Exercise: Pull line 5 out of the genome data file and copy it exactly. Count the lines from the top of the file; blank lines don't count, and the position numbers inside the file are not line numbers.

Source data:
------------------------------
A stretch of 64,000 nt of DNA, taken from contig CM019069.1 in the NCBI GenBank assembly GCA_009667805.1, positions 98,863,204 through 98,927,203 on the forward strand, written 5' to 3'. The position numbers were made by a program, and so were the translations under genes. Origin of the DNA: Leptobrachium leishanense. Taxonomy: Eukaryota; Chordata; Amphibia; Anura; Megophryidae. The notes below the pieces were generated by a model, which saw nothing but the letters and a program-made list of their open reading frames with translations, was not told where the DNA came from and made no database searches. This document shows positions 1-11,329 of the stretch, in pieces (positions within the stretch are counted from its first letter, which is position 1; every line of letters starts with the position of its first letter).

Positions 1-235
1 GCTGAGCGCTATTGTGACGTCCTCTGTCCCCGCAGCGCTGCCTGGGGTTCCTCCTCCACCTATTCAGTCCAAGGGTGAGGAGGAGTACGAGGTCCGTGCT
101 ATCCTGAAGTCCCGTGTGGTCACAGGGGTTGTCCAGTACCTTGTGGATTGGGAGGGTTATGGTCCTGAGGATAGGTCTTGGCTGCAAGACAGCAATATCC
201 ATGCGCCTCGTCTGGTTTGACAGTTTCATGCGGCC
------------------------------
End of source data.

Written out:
201 ATGCGCCTCGTCTGGTTTGACAGTTTCATGCGGCC